General Secretary Gorbachev, if you seek peace, if you seek prosperity for the Soviet Union and Eastern Europe, if you seek liberalisation: Come here to this gate! Mr. Gorbachev, open this gate! Mr. Gorbachev, tear down this wall!
I must admit that when, at the time and at the age of 26, I saw a clip of this extract from President Ronald Reagan’s speech to the people of West Berlin on 12 June 1987, I thought ‘there’s absolutely no chance of that! That wall will never come down!’. How wrong I was! At least I can comfort myself that I was not alone in not seeing this coming!
Potent symbol of the Cold War
In 1961 Soviet leader Nikita Khrushchev had ordered the construction of the Berlin Wall, about a hundred miles long, to prevent skilled workers from leaving East Berlin to live in the West. The wall surrounded West Berlin, and its fortifications included electrified fences and guard posts. Figures vary, but over the years, hundreds of people were killed trying to cross the wall.
The Berlin Wall became a potent symbol of the Cold War divisions between West and East, between capitalism and communism, democracy and authoritarianism. It represented the ‘checkmate’ stand-off between the world’s superpowers. There was a strong sense of permanence about this barrier. But in reality metaphorical cracks had started to appear in the wall in the 1980s.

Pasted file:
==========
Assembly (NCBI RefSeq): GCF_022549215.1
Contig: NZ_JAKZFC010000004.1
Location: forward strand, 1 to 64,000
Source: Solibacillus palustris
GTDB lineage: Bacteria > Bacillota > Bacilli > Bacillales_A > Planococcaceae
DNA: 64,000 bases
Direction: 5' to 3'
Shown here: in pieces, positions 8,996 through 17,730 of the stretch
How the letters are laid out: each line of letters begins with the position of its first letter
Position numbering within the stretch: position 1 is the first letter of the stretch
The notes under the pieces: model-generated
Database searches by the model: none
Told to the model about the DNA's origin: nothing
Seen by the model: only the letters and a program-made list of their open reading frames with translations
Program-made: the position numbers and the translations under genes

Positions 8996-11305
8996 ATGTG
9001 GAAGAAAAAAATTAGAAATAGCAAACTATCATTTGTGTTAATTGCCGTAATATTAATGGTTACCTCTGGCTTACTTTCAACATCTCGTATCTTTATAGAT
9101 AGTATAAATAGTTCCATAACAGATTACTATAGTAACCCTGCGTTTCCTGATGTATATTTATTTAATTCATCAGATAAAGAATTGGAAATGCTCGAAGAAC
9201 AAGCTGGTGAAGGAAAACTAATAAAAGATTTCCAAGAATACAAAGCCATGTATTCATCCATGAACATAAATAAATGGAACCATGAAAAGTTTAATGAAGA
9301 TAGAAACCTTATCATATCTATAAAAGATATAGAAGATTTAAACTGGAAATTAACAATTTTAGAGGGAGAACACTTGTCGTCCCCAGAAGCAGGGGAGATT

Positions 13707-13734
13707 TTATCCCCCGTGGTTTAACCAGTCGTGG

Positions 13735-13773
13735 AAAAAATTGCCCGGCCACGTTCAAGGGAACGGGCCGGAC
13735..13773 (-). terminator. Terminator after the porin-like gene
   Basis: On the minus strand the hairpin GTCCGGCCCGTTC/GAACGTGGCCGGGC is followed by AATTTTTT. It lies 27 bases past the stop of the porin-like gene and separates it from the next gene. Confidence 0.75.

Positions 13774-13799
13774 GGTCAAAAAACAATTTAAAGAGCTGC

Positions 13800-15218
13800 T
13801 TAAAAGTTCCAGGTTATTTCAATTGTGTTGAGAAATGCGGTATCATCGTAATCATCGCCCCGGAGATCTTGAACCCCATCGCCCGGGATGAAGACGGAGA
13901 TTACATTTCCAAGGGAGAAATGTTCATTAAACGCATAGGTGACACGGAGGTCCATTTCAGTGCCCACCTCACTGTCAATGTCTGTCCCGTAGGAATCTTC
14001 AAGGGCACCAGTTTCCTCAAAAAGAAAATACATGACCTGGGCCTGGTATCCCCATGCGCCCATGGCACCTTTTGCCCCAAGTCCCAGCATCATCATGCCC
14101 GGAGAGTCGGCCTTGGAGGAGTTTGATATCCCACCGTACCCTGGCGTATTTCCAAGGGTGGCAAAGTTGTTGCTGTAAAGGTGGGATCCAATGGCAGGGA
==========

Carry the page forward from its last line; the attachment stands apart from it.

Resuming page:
Cracks start to appear
Communism in Eastern Europe was facing a deepening crisis. It was failing to deliver improved living standards. In Poland from 1980 onwards, the Solidarity movement, an independent trade union, organised strikes which weakened the authority of the communist government. Mikhail Gorbachev’s appointment as General Secretary of the Communist Party in 1985 heralded a new era; reformists in Eastern Europe were encouraged by his policies of perestroika (restructuring) and glasnost (open and frank discussion).
Changes gathered momentum in the autumn of 1989. In August, Tadeusz Mazowiecki became Poland’s Prime Minister – the first non-Communist leader in the Soviet bloc since the 1940s. In September, Hungary opened its borders with the West, allowing thousands of East Germans to escape to West Germany. A visit by Gorbachev to East Germany on 6 October had the effect of boosting the increasing tide of protest against the Communist regime in the GDR.
An historical accident
When the wall was breached, on 9 November 1989, it came about as a result of an accident. The East German leadership had produced a new set of regulations, which would make it easier for East Germans to travel, using visas. The intention was to announce the changes on the evening of 9 November, and introduce the new system the next morning. However, when Günter Schabowski, an East German Communist Party official, was asked at a live press conference when the new rules would come into effect, he blundered and said ‘immediately’. Shortly after this surprise development, hundreds of East Berliners started to turn up at the sector crossing points – the crowds swelled into thousands. The GDR border guards were normally under orders to stop anyone crossing. They had no fresh instructions, and decided spontaneously to open the barriers, enabling thousands to pour through.
Where were you?
Where were you when the Berlin Wall was first breached? Chances are that, if you were around on 9 November 1989, you were watching the historic scenes on the evening news on television of joyful crowds of East Germans pouring through the newly opened checkpoints, swarming around the wall, drinking and celebrating. The people had taken control.